author = "Buckpitt, {Alan R} and Boyd, {M. R.}",
year = "1980",
language = "English (US)",
volume = "215",
pages = "97--103",
journal = "Journal of Pharmacology and Experimental Therapeutics",
issn = "0022-3565",
publisher = "American Society for Pharmacology and Experimental Therapeutics",
number = "1",

}

TY - JOUR

T1 - The in vitro formation of glutathione conjugates with the microsomally activated pulmonary bronchiolar alkylating agent and cytotoxin, 4-ipomeanol

AU - Buckpitt, Alan R

AU - Boyd, M. R.

PY - 1980

Y1 - 1980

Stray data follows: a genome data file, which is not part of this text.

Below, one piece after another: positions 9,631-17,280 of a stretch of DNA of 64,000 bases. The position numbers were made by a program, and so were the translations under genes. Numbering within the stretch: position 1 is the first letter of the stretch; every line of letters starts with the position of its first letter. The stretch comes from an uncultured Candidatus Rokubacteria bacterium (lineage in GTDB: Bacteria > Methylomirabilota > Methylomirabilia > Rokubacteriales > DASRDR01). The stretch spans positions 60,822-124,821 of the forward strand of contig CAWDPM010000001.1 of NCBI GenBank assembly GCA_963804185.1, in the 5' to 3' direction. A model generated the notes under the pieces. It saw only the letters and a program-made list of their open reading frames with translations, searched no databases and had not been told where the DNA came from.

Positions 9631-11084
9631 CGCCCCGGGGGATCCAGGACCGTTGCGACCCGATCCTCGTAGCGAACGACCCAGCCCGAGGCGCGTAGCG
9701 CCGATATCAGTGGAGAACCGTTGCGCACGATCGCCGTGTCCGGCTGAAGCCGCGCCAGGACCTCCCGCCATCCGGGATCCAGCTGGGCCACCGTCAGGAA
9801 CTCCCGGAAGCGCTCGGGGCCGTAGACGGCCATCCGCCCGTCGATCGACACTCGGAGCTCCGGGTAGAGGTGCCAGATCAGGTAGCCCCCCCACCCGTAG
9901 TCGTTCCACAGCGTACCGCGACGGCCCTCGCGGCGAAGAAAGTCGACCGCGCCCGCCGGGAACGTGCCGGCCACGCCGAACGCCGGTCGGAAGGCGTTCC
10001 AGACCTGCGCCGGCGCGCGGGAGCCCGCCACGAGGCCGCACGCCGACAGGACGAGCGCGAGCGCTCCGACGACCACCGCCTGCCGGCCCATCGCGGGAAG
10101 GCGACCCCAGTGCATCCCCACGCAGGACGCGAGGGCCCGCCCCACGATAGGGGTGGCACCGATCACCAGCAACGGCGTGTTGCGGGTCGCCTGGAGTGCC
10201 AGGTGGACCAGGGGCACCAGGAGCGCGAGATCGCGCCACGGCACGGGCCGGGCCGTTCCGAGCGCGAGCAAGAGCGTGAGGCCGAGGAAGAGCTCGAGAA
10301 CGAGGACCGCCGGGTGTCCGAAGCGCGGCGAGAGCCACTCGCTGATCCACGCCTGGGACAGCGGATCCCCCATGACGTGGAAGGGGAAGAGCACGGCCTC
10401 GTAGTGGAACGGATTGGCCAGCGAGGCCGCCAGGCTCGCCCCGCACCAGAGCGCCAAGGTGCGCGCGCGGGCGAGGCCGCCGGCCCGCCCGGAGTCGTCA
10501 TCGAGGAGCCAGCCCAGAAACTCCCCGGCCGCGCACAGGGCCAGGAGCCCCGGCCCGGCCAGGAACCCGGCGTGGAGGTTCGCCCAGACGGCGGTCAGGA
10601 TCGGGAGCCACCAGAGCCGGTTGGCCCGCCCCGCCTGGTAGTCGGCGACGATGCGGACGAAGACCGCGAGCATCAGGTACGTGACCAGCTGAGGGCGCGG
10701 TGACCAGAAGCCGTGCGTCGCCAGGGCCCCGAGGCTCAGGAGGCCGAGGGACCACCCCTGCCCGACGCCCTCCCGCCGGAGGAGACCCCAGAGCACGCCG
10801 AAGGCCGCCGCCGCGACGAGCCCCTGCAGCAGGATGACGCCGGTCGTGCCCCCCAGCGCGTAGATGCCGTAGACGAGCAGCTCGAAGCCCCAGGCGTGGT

N2 - Using a new high-pressure anion-exchange chromatographic procedure, two radiolabeled conjugates were separated and assayed quantitatively from incubation mixtures containing lung or liver microsomes, NADPH, [3H]4-ipomeanol and glutathione. The same conjugates were obtained also from similar microsomal preparations containing unlabeled 4-ipomeanol, NADPH and [3H]glutathione. The conjugates were not produced in microsomal incubation mixtures containing only [3H]4-ipomeanol and glutathione, or [3H]4-ipomeanol and NADPH, or [3H]glutathione and unlabeled 4-ipomeanol, or in the presence of [3H]glutathione and NADPH alone. Unlike the parent 4-ipomeanol, the conjugates did not have detectable ultraviolet absorbance at 254 nm. Neither of the conjugates arose through the reduction of 4-ipomeanol to 1,4-ipomeanol, followed by further metabolsim to a metabolite which reacted with glutathione. The total amounts of reactive 4-ipomeanol metabolites generated (estimated by sum of conjugates plus covalently bound metabolites) were 2 to 3-fold greater in the presence than in the absence of glutathione. Soluble fraction preparations from homogenates of rat lungs or livers did not enhance the corresponding microsome-mediated production of either conjugate, suggesting that glutathione-transferase activities did not play a major role in glutathione conjugate formation with reactive 4-ipomeanol metabolites. The amounts of both conjugates were enhanced greatly in hepatic, but not pulmonary, microsome preparations from animals pretreated with phenobarbital or 3-methylcholanthrene. However, the ratios of the amounts of the two conjugates produced were similar in hepatic and pulmonary microsomal preparations from control rats, or from rats treated with either inducer. These results indicated that the reactive 4-ipomeanol metabolites formed during pulmonary compared to hepatic microsomal metabolism were similar. Moreover, the previously reported enhancement of the hepatic covalent binding and toxicity of 4-ipomeanol caused by pretreatment with 3-methylcholanthrene, but not by phenobarbital, was not likely due to a major change in the kinds or ratios of reactive 4-ipomeanol metabolites produced by hepatic microsomal enzymes after induction with 3-methylcholanthrene compared to phenobarbital.